GSM and WCDMA can be done with a single Tx and single Rx antenna and the U.S. / European 850/900 and 1800/1900 GSM/WCDMA bands have long been incorporated together in a single device. The IMT 2100 WCDMA support is a little extra compared with the standard fare, but the antenna can be shared with the PCS array. The problem is LTE since it will require 1 Tx and 2 Rx antennas (with precise spacing) to function for EACH band it supports. All of AT&T's recent devices seem to support 2 LTE bands and 2 GSM/GPRS/WCDMA bands. This device (actually two models, QMNRM-808 and QMNRM-823 is no different. It essentially supports 4 bands.

The problem when it comes to other carriers is EVDO (and 1x Advanced). EVDO requires Rx diversity too, so an extra antenna is needed per band on top of the CDMA / 1x antennas. This makes it significantly harder to engineer a multi-band CDMA and LTE device. I would imagine the first multiple band CDMA/LTE devices we'll see will be the next wave of smartphones from Verizon. They will likely support CDMA/EVDO in 850 Cellular & PCS 1900 as well as LTE in Upper C 700 (BC 13) and AWS. These will be four band devices too, but the EVDO in 850 and 1900 will require extra antennas as compared with AT&T's quad-band devices.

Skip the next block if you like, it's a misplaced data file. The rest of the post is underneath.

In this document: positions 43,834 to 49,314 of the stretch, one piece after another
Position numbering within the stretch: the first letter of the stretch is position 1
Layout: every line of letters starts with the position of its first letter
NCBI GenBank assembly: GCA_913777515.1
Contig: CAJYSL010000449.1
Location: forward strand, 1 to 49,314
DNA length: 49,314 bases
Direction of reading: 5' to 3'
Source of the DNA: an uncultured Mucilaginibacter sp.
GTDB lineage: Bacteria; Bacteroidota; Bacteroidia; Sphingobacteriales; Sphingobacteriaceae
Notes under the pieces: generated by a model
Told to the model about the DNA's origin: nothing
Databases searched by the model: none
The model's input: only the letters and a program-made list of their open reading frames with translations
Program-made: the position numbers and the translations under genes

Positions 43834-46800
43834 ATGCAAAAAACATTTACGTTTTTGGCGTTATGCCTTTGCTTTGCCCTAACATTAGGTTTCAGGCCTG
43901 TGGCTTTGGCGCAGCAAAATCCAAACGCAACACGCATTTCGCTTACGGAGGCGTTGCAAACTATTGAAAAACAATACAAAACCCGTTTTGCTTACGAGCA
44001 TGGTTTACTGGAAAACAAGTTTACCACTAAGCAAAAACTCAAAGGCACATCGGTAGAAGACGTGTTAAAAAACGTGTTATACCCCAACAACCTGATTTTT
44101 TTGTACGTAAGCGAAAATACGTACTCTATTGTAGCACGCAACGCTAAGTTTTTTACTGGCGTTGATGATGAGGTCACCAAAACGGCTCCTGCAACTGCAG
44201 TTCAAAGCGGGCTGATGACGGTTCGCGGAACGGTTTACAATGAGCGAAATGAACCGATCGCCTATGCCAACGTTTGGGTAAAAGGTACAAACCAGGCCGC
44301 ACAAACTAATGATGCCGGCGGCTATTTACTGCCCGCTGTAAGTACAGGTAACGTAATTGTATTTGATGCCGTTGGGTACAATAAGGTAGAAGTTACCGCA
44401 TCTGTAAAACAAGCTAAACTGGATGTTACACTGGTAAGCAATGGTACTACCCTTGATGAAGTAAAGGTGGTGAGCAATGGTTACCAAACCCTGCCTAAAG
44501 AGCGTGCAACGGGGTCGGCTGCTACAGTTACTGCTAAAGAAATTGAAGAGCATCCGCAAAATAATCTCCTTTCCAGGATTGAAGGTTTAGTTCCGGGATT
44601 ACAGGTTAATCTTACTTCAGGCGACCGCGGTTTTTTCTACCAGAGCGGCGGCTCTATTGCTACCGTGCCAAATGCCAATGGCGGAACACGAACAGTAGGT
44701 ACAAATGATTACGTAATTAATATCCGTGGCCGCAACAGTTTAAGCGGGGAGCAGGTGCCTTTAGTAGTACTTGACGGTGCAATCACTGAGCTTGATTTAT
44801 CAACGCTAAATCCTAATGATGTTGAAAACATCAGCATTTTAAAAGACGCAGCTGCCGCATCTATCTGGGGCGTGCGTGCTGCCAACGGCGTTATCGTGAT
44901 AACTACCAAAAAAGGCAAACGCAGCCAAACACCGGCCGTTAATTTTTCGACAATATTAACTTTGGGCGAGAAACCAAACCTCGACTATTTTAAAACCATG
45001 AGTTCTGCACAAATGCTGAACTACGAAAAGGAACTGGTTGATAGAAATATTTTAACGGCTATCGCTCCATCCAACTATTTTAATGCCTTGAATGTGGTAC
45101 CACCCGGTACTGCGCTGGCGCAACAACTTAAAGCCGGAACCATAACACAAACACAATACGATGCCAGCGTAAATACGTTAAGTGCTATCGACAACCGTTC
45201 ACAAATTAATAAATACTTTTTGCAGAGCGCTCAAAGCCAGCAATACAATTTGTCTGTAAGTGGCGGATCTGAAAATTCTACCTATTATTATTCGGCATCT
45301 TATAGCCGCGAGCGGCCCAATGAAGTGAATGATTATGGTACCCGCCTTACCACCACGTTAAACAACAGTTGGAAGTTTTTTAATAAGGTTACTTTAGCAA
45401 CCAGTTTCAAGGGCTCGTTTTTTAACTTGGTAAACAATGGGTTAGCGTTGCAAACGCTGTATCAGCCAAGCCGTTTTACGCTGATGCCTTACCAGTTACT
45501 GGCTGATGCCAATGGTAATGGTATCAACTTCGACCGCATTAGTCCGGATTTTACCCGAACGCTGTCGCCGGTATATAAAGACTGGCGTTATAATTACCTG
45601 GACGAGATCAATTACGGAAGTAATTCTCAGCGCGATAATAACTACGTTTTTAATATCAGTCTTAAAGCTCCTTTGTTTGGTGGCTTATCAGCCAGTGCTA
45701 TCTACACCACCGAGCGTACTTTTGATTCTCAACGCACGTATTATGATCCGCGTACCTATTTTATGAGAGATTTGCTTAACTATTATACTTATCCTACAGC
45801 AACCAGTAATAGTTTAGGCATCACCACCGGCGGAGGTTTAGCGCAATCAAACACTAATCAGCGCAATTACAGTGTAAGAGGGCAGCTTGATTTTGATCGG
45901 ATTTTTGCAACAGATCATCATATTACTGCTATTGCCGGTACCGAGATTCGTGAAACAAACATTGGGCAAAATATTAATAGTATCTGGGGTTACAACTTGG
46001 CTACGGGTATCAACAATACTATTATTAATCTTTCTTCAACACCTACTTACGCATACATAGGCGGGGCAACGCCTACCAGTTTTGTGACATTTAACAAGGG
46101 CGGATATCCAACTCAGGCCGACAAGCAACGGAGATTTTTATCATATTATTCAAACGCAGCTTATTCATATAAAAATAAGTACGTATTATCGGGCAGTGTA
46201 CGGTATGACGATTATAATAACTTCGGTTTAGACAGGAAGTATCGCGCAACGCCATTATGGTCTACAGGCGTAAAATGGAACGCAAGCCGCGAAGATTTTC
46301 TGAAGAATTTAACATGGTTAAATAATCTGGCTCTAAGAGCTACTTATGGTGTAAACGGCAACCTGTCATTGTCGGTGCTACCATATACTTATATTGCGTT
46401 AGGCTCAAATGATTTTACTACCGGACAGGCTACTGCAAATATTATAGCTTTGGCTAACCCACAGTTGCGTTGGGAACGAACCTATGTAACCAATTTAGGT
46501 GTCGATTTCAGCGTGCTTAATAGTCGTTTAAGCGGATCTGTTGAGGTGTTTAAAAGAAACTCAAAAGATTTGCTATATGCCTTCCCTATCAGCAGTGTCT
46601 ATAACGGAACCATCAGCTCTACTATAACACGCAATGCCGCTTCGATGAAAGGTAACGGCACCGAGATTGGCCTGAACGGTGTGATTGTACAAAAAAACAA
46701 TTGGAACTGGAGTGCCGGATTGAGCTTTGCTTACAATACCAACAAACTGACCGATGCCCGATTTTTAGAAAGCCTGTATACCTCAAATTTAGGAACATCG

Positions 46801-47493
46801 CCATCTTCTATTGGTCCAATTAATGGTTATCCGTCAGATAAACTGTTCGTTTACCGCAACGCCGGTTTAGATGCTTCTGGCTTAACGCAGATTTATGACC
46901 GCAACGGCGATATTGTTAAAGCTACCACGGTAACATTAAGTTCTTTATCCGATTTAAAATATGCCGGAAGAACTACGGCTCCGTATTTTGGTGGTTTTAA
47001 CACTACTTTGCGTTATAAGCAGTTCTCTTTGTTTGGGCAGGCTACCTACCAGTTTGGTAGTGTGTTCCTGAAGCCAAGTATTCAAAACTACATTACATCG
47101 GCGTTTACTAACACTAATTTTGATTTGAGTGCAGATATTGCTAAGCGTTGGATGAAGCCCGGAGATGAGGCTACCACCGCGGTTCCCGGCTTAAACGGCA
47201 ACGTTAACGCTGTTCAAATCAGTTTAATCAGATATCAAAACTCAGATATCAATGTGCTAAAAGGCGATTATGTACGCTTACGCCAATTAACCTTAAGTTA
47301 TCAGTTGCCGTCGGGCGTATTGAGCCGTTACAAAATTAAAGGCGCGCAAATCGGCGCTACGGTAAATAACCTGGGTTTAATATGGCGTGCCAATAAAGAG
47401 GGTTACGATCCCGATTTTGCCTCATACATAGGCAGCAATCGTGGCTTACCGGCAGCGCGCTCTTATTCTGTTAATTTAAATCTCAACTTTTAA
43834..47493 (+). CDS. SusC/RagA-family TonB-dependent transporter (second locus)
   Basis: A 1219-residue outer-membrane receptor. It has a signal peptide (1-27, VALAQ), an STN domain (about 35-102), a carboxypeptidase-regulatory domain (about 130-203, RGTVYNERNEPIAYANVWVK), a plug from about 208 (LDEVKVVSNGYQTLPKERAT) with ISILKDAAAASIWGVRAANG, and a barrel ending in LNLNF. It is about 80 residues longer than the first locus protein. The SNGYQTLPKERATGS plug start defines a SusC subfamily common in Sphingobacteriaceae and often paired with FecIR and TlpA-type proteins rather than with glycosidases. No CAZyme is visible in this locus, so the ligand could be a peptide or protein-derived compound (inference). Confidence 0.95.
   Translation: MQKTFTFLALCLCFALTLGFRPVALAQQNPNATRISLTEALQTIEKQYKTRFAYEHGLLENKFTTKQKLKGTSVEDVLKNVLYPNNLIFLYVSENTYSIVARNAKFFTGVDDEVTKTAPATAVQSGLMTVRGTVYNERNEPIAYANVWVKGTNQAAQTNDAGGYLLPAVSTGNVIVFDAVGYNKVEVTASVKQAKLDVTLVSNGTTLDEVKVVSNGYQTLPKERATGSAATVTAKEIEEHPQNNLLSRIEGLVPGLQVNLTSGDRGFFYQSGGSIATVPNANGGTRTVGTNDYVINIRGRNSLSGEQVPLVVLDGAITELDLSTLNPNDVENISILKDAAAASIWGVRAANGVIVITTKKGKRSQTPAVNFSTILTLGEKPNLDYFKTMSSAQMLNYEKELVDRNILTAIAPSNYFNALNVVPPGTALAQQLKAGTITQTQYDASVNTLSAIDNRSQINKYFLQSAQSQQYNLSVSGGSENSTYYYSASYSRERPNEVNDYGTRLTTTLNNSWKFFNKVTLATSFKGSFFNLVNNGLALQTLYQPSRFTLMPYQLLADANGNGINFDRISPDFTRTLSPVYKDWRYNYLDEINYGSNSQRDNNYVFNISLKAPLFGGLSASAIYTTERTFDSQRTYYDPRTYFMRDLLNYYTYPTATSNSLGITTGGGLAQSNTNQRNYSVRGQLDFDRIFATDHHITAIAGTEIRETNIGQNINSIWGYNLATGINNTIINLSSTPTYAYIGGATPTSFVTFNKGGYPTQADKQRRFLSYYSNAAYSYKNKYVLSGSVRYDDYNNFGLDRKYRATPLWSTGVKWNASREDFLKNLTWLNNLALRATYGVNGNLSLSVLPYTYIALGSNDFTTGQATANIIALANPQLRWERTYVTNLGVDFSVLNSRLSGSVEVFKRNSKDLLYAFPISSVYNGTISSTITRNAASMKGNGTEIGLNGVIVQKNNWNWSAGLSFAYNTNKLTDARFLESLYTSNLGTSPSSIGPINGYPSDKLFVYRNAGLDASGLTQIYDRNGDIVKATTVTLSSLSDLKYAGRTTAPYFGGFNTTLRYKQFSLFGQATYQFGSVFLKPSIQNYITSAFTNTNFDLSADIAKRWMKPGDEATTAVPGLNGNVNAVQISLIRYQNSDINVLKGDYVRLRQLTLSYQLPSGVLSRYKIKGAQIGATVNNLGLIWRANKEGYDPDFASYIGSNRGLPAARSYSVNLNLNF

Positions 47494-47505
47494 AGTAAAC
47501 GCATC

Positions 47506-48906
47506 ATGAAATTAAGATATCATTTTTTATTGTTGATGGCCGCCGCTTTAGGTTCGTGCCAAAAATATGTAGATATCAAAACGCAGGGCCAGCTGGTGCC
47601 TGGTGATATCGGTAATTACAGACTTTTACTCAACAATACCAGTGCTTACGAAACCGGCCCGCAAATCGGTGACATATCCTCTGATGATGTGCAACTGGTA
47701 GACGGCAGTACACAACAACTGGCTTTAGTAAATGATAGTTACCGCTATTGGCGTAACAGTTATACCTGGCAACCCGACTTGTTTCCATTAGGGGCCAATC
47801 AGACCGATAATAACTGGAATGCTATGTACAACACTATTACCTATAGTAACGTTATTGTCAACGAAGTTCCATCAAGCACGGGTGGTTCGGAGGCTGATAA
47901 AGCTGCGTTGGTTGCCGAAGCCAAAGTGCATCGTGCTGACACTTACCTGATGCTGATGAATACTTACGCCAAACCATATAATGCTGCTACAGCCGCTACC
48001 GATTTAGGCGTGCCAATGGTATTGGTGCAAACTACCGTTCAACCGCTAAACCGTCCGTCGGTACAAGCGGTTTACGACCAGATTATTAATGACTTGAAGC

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GSM and WCDMA can be done with a single Tx and single Rx antenna and the U.S. / European 850/900 and 1800/1900 GSM/WCDMA bands have long been incorporated together in a single device. The IMT 2100 WCDMA support is a little extra compared with the standard fare, but the antenna can be shared with the PCS array. The problem is LTE since it will require 1 Tx and 2 Rx antennas (with precise spacing) to function for EACH band it supports. All of AT&T's recent devices seem to support 2 LTE bands and 2 GSM/GPRS/WCDMA bands. This device (actually two models, QMNRM-808 and QMNRM-823 is no different. It essentially supports 4 bands.